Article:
Last month, the Consumer Financial Protection Bureau (CFPB) released two statements summarizing their software policies:
The first sentiment dominates the discussion around open source and the civic sector: How can governments leverage open source tools in their operations? An April 2010 study by the Center for Strategic and International Studies surveyed government open source policies “as reported in the press or other media” and found 354 policies. The results are shown on the map below, categorized by region and progress—approved, proposed, or failed (click on region marker to display totals).
But it’s the the CFPB’s second statement that is truly groundbreaking. I propose three reasons that every country, city, and state should follow CFPB’s lead and make customized IT solutions publicly available.
First, open models can produce better products. The current products of large IT procurements are too often bespoke, closed, and expensive. With the rise of Code for America and a growing community of civic technologists, government can engage citizens to produce better products. As Eric Raymond put it, "Given enough eyeballs, all bugs are shallow." A github account for every city and state agency would create an opportunity for hacker-citizens to participate in improving government at almost no cost.
Second, since taxpayer dollars are used to create source code, the taxpayer should have access to it. Just as many governments proactively release data and information to the public, so should they proactively release their code to the public. This may seem scary—governments operate under heightened scrutiny and critics have ways of repackaging mistakes as scandals. Code, however, should be thought of as just another type of public record that, like all records in the public domain, are open to scrutiny.
Finally, positive network effects occur when one entity’s use of a good increases the value of that good for others. For an example, Wisconsin is currently procuring a new student information system. If the state required the developer of that system to release it under an open source license, each consecutive city or state that needed a similar tool could save millions by adapting WI’s tool for their own use. Better yet, Wisconsin would not have had to spend so much on a new system if another state released the bulk of their code for an existing similar system.
There is no compelling reason for most government software to be closed source. IT contracts are often customized solutions built by large developers or consultancies and could easily include public access provisions. Ottawa-based Getting Open Source Logic Into Governments (GOSLING) argues that because of redundant development, the Canadian government spends “$1.5 billion buying software that could cost only a third of that.” The amount of unnecessary expenditures in larger national governments is likely even higher. Governments could share and adapt solutions, thus driving down the costs for the entire civic sector.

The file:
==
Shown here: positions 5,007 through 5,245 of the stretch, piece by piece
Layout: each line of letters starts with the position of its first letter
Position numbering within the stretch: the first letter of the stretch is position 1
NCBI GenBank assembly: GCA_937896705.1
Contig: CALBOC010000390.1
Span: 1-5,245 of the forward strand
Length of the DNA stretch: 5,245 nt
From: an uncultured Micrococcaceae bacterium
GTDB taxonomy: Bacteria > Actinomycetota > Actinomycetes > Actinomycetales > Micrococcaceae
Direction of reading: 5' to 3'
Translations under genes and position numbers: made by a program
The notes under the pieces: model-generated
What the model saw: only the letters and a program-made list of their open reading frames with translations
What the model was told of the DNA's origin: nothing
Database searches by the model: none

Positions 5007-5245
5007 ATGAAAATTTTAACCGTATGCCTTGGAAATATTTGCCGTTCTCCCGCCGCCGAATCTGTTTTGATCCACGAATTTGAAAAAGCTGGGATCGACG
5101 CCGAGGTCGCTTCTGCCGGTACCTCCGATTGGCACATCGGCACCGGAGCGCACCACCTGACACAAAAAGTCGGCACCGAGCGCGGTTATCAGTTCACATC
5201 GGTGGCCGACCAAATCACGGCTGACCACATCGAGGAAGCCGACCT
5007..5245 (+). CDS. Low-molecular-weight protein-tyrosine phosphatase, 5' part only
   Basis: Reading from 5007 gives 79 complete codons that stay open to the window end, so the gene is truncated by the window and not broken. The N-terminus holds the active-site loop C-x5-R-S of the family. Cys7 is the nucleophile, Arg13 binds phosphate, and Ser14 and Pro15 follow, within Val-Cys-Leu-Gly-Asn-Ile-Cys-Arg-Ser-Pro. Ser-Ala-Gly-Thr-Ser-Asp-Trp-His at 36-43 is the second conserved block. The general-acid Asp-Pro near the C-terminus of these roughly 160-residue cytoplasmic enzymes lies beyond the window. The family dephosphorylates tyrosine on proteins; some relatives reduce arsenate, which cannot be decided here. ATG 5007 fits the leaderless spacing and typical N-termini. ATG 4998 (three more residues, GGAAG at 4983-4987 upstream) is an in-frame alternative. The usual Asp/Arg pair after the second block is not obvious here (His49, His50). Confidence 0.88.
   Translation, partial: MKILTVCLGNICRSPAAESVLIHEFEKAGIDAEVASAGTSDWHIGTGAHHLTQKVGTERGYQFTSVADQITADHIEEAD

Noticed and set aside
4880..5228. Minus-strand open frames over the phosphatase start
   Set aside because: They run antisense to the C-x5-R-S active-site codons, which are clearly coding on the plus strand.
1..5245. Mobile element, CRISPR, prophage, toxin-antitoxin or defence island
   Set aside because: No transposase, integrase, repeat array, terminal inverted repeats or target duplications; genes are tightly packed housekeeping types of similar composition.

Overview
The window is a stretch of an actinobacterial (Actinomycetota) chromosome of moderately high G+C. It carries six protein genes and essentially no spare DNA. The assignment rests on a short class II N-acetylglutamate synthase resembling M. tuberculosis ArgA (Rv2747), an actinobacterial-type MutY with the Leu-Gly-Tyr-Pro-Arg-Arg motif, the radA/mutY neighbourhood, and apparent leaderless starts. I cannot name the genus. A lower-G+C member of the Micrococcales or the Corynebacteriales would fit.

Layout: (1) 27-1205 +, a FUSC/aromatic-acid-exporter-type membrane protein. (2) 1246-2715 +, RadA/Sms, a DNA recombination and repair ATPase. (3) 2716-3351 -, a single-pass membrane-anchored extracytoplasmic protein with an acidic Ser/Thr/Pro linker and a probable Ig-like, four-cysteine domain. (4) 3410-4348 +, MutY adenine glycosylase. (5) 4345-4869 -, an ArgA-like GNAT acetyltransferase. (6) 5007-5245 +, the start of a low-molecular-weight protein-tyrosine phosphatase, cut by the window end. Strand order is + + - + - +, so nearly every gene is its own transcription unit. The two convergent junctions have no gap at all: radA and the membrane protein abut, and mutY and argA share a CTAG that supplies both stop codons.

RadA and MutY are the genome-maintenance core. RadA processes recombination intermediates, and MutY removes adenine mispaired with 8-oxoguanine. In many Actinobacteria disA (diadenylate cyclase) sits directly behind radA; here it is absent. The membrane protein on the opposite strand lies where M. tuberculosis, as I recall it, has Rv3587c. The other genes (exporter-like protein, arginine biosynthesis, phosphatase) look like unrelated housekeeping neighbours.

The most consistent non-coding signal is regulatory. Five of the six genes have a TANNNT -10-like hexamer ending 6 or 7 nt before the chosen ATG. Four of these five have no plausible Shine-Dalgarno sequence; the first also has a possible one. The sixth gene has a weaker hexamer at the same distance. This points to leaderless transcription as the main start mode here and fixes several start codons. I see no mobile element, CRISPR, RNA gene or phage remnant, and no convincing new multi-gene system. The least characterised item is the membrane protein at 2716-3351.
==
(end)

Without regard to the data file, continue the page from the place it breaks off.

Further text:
Zac Townsend is co-founder and Executive Director of OpeningData.org
At Google, we believe that openness is crucial for the future of the Internet. When something gets in the way of the free flow of information, we believe there should be transparency around what that block might be.
So two years ago we launched the Transparency Report, showing when and what information is accessible on Google services around the world. We started off by sharing data about the government requests we receive to remove content from our services or for information about our users. Then we began showing traffic patterns to our services, highlighting when they’ve been disrupted.
Today we’re expanding the Transparency Report with a
new section on copyright. Specifically, we’re disclosing the number of requests we get from copyright owners (and the organizations that represent them) to remove Google Search results because they allegedly link to infringing content. We’re starting with search because we remove more results in response to copyright removal notices than for any other reason. So we’re providing information about who sends us copyright removal notices, how often, on behalf of which copyright owners and for which websites. As policymakers and Internet users around the world consider the pros and cons of